A 79-year-old man, with no medical comorbidities, presented to an Orthopaedic clinic with ongoing left-knee pain of 9-month duration. On questioning he also described coexisting left-hip pain. He was otherwise fit and well with no other comorbidities and a minimal alcohol intake. Examination of the knee was inconclusive with no obvious abnormalities. However, examination of the hip revealed pain and reduced mobility. Radiographs obtained showed a normal knee but with the beginning of osteoarthritic changes in the left hip (figures 1 and and2).2). It was felt that his knee pain would be accounted for by these changes in his hip and the decision was made to proceed to an intra-articular injection of steroid into the hip to confirm this diagnosis. Preoperatively he was assessed showing a body mass index of 21 and normal inflammatory markers (white cell count and C-reactive protein).

Figure 1
Preoperative radiographs of the left hip.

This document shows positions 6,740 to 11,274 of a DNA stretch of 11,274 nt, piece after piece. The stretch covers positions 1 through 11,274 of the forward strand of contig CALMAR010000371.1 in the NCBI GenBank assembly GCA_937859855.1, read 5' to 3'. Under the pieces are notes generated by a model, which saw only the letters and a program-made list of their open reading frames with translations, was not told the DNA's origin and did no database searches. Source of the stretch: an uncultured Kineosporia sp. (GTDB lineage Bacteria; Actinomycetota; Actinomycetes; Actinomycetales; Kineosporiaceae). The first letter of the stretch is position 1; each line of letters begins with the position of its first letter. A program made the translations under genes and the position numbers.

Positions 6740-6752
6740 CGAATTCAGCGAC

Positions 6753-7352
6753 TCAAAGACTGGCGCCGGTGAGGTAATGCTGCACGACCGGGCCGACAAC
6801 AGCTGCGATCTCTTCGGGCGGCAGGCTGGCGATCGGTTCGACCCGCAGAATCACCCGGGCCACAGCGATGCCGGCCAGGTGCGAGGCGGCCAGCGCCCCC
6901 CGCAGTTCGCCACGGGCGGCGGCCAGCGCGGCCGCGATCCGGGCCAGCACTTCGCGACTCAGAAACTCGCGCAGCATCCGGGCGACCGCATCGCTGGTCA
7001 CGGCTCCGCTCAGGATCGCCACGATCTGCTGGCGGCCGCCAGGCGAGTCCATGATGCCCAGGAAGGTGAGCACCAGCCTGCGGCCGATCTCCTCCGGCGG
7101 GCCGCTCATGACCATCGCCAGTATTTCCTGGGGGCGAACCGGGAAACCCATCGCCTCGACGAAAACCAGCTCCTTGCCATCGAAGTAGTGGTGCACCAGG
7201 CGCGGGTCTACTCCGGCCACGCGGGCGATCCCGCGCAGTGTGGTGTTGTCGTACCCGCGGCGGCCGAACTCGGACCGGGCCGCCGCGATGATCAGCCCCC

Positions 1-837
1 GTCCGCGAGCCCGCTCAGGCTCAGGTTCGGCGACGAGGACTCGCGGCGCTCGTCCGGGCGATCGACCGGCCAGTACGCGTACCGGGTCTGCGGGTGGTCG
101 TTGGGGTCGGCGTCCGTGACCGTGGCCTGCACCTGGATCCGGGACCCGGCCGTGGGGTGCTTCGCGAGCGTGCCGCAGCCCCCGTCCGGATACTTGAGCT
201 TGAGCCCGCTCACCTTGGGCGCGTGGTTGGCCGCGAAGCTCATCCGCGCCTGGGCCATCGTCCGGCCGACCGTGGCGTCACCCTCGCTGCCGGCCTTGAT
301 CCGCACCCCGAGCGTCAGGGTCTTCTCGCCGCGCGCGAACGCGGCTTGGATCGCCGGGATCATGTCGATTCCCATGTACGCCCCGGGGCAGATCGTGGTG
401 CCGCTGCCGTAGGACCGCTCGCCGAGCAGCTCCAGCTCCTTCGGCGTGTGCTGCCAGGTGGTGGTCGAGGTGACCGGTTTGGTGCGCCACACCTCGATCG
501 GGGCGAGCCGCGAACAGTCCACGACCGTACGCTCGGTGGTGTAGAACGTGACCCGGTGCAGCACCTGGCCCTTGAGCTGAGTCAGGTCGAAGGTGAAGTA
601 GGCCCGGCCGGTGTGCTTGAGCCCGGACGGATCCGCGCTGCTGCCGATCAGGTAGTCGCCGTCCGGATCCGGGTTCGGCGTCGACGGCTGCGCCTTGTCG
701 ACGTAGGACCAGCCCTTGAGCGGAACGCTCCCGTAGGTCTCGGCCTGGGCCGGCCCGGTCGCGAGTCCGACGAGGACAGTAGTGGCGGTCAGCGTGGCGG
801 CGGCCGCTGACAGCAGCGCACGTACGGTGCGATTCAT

Figure 2
Preoperative radiographs of the left hip.

Under theatre aseptic conditions an arthrogram was performed of his left hip, and an intra-articular injection of 8 ml of Chirocaine and 2 ml of Adcortyl (triamcinolone acetonide) was administered (figure 3). This gave symptomatic relief of symptoms for 2 weeks.

Figure 3
Arthogram performed of left hip.

Five weeks postoperatively, he presented to the Accident and Emergency department with increasing pain in his left hip. Blood tests showed a normal white cell count but a slightly elevated C-reactive protein on 43 (normal range 0–10). Radiographs performed showed destruction of joint space in the left-hip joint and destruction of the left femoral head (figures 4 and and55).